Why Are Greeting Cards So Expensive?

Why should a piece of paper with a slogan cost $5? The answer starts with classical economics, takes a world tour to China, and ends with you.

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This week, I was in a Barnes & Noble shopping for Valentine's Day cards, when I came across this beguiling photo of a cat watching heart-shaped confetti fall around its cross-eyed face. 

I turned the page to discover the punchline.

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The price tag? $3.29. I'm a reasonable man, but that seemed rather high for a stock photo on a mass-produced paper followed by eight words, at least three of which require no thinking at all. Other greeting cards in the turnstile were selling for closer to $5. It made me wonder: If so many greeting cards are just cheesy photos and easy quips on tradable pulp, why do they cost so much?

The answer starts with classical economics, takes a world tour to China, and ends with you.

Consumers are expected to spend $860 million on about 150 million Valentine's Day cards this year. That suggests an average price of more than $5 per card. One Lincoln greenback won't relegate any loving couple to bankruptcy. But as people move to e-cards, the industry is sensitive to concerns that their product is not sensibly priced.

"Even my own mother sometimes says to me, 'Why have cards gotten so expensive?'" said Kathy Krassner, director of communications at the Greeting Card Association. "But the fact is that they have more bells and whistles, and I don't think that a plain printed card is usually very expensive unless it's a larger size."


To understand a greeting card's price, start with its most important costs: Paper and people. High-grade paper is necessary to distinguish greeting cards from something you could print from a home computer, and it's getting more expensive. So are people. In China, where greeting cards with "special treatments" (e.g. sound chips) are often produced, wages are rising quickly. In the United States, where Hallmark makes most of its cards, workers are already expensive, creating tension in an industry facing a slow decline in the face of a cultural shift toward paperless greetings. In October last year, Hallmark closed a Kansas City plant and let go of 300 workers. The company declined to comment for this story.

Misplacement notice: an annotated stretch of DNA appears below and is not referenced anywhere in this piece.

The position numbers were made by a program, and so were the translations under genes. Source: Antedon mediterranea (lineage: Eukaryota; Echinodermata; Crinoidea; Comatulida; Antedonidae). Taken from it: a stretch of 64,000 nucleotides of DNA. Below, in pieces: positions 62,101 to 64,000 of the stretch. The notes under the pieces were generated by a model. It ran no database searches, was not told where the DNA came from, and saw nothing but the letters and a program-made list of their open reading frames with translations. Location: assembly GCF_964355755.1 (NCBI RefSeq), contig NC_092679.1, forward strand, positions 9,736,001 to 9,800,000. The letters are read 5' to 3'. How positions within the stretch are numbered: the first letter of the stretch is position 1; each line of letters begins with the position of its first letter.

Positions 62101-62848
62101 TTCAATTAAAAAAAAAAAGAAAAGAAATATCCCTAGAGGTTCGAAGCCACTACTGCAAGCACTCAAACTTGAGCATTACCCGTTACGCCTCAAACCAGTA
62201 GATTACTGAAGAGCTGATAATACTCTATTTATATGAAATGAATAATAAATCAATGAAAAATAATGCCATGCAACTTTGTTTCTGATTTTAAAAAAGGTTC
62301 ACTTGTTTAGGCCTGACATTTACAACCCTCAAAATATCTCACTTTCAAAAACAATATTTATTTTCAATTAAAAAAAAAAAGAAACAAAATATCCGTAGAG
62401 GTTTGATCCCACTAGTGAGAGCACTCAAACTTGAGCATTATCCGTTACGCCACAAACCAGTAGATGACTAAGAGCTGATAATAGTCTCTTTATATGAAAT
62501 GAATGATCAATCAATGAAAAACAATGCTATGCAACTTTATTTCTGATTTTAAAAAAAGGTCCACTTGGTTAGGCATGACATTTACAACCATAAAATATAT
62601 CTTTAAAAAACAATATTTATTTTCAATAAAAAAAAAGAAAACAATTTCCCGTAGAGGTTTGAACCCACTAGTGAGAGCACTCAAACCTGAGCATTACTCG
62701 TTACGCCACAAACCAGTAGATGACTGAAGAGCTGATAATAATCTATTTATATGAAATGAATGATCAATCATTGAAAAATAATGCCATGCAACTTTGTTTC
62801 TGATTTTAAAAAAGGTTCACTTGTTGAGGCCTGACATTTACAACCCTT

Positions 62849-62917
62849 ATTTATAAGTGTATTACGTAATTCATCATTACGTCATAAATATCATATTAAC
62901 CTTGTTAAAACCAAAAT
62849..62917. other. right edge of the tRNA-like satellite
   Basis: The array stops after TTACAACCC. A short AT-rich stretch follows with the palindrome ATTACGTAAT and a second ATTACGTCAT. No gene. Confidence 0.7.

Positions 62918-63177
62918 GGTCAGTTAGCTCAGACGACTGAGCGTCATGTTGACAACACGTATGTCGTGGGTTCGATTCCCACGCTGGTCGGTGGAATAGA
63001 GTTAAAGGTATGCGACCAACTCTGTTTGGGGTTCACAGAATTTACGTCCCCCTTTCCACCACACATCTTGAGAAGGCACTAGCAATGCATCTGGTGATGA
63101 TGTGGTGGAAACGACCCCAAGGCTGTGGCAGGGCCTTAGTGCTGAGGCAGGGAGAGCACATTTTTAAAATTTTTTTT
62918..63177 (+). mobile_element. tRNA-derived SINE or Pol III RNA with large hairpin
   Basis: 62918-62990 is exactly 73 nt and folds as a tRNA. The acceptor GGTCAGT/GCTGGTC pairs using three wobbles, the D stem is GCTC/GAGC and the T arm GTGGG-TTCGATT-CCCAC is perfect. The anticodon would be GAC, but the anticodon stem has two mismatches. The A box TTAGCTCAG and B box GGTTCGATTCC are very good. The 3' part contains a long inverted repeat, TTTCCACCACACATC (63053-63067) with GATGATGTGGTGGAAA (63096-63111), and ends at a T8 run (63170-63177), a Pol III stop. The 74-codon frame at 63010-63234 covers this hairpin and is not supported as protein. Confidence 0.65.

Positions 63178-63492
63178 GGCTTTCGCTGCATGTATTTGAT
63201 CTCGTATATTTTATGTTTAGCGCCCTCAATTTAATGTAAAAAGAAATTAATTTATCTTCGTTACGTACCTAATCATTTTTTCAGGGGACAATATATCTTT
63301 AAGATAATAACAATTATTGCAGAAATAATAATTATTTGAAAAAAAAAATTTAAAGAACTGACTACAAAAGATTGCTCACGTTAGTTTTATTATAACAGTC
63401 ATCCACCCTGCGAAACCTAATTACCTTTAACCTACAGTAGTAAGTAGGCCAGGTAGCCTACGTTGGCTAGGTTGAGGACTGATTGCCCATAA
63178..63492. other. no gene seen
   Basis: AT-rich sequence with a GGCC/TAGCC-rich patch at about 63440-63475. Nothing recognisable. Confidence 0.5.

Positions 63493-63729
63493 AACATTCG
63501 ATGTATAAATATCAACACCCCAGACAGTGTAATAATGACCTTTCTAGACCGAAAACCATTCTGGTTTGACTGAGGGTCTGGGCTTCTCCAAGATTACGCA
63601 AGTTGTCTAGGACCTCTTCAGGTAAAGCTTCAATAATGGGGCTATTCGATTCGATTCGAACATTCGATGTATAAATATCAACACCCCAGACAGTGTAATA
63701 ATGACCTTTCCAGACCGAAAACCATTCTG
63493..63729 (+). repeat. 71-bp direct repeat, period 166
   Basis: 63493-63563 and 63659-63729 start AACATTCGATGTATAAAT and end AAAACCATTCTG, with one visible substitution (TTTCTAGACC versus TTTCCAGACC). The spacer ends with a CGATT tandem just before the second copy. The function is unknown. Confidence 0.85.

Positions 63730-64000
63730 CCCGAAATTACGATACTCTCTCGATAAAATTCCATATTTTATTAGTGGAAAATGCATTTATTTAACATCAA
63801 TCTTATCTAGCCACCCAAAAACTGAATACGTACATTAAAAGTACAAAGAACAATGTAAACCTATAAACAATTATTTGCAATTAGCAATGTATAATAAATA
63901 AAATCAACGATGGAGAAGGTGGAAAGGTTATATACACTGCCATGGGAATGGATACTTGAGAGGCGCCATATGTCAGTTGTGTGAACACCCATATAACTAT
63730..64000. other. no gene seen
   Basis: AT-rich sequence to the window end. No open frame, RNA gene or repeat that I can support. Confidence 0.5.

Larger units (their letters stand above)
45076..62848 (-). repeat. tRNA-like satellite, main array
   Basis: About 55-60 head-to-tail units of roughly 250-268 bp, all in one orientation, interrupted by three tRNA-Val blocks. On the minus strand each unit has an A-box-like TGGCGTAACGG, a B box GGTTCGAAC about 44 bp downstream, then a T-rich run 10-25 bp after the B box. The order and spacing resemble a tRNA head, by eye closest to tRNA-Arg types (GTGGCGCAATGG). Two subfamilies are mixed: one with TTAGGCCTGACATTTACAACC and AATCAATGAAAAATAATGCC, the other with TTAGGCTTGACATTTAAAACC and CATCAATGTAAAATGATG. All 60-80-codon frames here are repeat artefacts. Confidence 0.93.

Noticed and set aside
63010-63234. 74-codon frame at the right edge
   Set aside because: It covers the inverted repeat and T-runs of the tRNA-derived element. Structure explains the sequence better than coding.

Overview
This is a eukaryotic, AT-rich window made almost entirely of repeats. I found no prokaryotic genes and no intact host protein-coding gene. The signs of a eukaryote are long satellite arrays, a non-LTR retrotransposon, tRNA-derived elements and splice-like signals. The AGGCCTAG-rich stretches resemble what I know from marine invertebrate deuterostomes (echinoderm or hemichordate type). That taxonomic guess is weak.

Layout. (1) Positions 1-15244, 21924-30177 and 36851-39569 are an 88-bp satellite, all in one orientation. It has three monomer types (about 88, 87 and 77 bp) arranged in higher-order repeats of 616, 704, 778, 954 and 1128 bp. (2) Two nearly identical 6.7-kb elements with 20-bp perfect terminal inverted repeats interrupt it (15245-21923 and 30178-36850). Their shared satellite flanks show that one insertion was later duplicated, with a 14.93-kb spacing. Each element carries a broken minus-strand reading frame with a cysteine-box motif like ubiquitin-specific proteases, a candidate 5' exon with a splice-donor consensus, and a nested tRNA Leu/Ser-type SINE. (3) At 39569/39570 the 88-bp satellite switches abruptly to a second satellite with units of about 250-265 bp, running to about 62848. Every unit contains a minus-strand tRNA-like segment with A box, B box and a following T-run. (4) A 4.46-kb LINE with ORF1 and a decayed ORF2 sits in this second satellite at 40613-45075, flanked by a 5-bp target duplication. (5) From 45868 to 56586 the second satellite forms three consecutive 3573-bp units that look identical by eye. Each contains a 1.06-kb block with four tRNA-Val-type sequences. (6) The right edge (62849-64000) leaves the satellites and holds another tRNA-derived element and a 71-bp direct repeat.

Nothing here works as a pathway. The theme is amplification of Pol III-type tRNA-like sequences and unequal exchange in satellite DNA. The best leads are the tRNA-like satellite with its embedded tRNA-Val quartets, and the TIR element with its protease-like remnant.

But costs are not the same as prices, and there might a sophisticated psychology lurking in greeting card price tags.

"A higher price for simpler [cards] encourages consumers to substitute up" for more expensive cards, said Agata Kaczanowska, a senior analyst at IBISWorld. To see what she means, imagine a world with two varieties of Hallmark card. A cheap card for $0.99 and a premium card for $7.99. That's a big difference, enough to shock you into rejecting the expensive card as a rip-off. But pricing the typical Hallmark card near $3.99 or $4.99 softens the difference. It makes $7.99 seem relatively affordable.

For decades, greeting card companies haven't seen much downward pressure on prices because there hasn't been much competition. Today, IBISWorld estimates that the two largest greeting card companies, Hallmark and American Greetings, control more than 90 percent of the market. Their deep relationships with major paper companies and distributors (book stores, drug stores, and the like) ward off start-ups who might compete down the price over time.

Greeting cards "require a fairly high expenditure in advertising and marketing to acquire clients, " said Mark Deo, author of The Rules of Attraction and CEO of Torrance (Calif.)-based consulting firm SBANetwork.org. "One would need to sell many greeting cards in order to absorb the required initial marketing, packaging, and advertising expenditures."


The rise of e-cards has perhaps wreaked most havoc in the middle of the market, forcing card companies to add options at the super-low and super-high end. Hallmark sells a $0.99 "value card" now. Another recent offering from American Greetings had an LCD screen, which could play a 50-photo musical slideshow, The Economist reported. The price was $20.

"Premium brands have fared a little better," said Kaczanowska. I asked the chief executive at Up With Paper, the world's original pop-up card, which sells at Barnes & Noble, World Market, and Papyrus (and not Walmart) what exactly goes into making a premium greeting card? Here is that story.

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Derek Thompson is a senior editor at The Atlantic, where he writes about economics, labor markets, and the entertainment business.

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